1 Accreditation and Student Learning Outcomes: A Proposed Point of Departure by Peter T. Ewell; A CHEA

Occasional Paper, September, 2001.

hat changes do we need to make to make the improvements we’ve identified for this program? What

resources are needed to make improvements? Is there any required sequence of change? Do we need to do certain things before others? What are the timelines we need to set for making these programmatic changes?


January Commission Actions/Institutions

Reaffirmed Accreditation

College of the Canyons Crafton Hills College Cuesta College

Long Beach City College Pasadena City College

San Bernardino Valley College Santa Barbara City College Santa Rosa Junior College

Accepted Midterm Report

City College of San Francisco College of the Redwoods Columbia College

De Anza College

Defense Language Institute Foothill College

Fresno City College Guam Community College Lake Tahoe Community College Los Angeles Harbor College Modesto Junior College Mt. San Jacinto College

Queen of the Holy Rosary College Reedley College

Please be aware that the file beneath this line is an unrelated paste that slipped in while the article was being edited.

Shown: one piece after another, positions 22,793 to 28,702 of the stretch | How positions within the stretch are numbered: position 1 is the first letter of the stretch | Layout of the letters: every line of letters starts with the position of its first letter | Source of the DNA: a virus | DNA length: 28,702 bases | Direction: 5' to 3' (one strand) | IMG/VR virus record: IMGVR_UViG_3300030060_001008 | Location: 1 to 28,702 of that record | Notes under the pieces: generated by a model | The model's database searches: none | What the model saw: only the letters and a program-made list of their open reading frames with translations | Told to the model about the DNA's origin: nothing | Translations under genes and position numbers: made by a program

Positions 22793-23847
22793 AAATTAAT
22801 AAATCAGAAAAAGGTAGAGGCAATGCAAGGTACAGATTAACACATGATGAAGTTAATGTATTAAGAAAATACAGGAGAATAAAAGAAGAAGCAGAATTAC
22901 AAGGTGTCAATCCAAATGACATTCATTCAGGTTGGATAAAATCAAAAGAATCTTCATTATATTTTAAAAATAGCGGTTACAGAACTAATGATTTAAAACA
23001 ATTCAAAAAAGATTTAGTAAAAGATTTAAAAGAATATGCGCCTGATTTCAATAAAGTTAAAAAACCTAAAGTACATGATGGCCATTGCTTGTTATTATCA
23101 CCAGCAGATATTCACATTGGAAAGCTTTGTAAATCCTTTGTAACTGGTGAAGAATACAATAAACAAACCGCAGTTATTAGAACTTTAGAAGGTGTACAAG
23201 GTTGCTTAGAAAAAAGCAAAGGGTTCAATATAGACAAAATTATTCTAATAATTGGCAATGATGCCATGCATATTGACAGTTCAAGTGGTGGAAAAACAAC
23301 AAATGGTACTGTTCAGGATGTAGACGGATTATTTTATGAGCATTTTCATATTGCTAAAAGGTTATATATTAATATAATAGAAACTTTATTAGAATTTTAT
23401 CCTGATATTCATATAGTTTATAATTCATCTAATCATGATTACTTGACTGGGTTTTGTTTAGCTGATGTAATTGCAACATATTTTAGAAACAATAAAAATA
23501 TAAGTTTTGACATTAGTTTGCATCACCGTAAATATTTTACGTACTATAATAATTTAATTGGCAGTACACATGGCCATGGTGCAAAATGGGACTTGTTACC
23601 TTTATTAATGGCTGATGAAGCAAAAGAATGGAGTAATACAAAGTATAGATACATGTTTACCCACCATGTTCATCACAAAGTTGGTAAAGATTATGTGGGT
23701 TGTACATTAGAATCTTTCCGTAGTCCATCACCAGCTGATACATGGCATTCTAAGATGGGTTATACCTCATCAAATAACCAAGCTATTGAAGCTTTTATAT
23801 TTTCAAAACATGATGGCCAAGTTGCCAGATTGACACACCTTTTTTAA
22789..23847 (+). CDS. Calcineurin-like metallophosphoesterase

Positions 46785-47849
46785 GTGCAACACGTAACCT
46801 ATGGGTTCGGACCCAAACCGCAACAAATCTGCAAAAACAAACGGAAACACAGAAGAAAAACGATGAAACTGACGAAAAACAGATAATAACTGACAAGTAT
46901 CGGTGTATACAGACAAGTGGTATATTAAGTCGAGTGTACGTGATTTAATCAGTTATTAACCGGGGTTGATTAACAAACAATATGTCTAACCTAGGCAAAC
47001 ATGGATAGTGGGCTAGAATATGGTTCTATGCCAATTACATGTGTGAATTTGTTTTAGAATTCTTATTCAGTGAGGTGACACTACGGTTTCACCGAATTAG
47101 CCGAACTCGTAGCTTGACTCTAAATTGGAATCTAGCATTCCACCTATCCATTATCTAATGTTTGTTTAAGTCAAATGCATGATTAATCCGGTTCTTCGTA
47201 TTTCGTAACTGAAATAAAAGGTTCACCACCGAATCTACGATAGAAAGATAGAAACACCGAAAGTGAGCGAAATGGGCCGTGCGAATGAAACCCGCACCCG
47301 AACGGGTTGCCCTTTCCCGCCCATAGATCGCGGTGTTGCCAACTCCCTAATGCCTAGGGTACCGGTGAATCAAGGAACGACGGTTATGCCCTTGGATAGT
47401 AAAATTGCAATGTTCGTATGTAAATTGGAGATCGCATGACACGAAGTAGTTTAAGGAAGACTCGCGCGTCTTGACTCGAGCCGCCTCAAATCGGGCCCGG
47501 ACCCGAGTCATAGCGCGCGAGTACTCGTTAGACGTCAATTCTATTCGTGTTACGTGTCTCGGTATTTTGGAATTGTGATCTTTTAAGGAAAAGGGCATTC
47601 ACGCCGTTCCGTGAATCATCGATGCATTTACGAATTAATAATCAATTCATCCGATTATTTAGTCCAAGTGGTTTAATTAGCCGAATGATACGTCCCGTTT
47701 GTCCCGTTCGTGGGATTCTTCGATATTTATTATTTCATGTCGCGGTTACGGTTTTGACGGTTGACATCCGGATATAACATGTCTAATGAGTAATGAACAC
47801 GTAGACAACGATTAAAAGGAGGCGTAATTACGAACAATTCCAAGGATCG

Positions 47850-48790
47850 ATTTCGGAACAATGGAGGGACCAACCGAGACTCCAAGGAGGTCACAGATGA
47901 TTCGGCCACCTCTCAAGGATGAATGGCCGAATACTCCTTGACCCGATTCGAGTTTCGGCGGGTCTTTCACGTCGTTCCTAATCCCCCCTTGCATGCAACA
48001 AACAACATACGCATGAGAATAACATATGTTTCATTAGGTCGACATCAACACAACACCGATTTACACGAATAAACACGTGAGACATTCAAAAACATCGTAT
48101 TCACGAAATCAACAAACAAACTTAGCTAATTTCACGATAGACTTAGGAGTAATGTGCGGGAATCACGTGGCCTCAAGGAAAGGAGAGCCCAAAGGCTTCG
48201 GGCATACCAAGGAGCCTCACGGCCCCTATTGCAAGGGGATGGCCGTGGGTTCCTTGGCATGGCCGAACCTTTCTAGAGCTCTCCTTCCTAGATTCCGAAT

Shasta College

Accepted Focused Midterm Report

Feather River College

Hawaii Tokai International College Yuba College

Accepted Focused Midterm Report & Visit

Barstow College Heald College

Los Angeles Southwest College Santiago Canyon College Solano Community College West Los Angeles College

Accepted Interim Report

Coastline Community College College of the Sequoias Los Angeles Mission College Marymount College

MTI College of Business and Technology Riverside Community College

Cañada College College of San Mateo Skyline College

Hawaii Community College Leeward Community College

Accepted Interim Report with Visit

Copper Mountain College Don Bosco Technical Institute Imperial Valley College Los Angeles County College of Nursing and Allied Health Los Angeles Valley College Maui Community College Western Career College Windward Community College

Accepted Progress Report

Oxnard College

College of Micronesia-FSM

Accepted Progress Report & Visit

Hartnell College

Special Report not Accepted

Kern Community College District Peralta Community College District Placed on Warning

American Samoa Community College Kauai Community College

Placed on Probation

College of the Marshall Islands

Progress Report not Accepted

Antelope Valley College

Accepted Substantive Change Report

American River College: approval for Sacramento Regional Public Safety Center and Ethan Way Center Cosumnes River College: approval to separate Folsom Lake College Center; approval to offer certificate programs at Rancho Cordova Center

College of Oceaneering: approval to open campus in San Diego

Cypress College: approval to relocate culinary arts program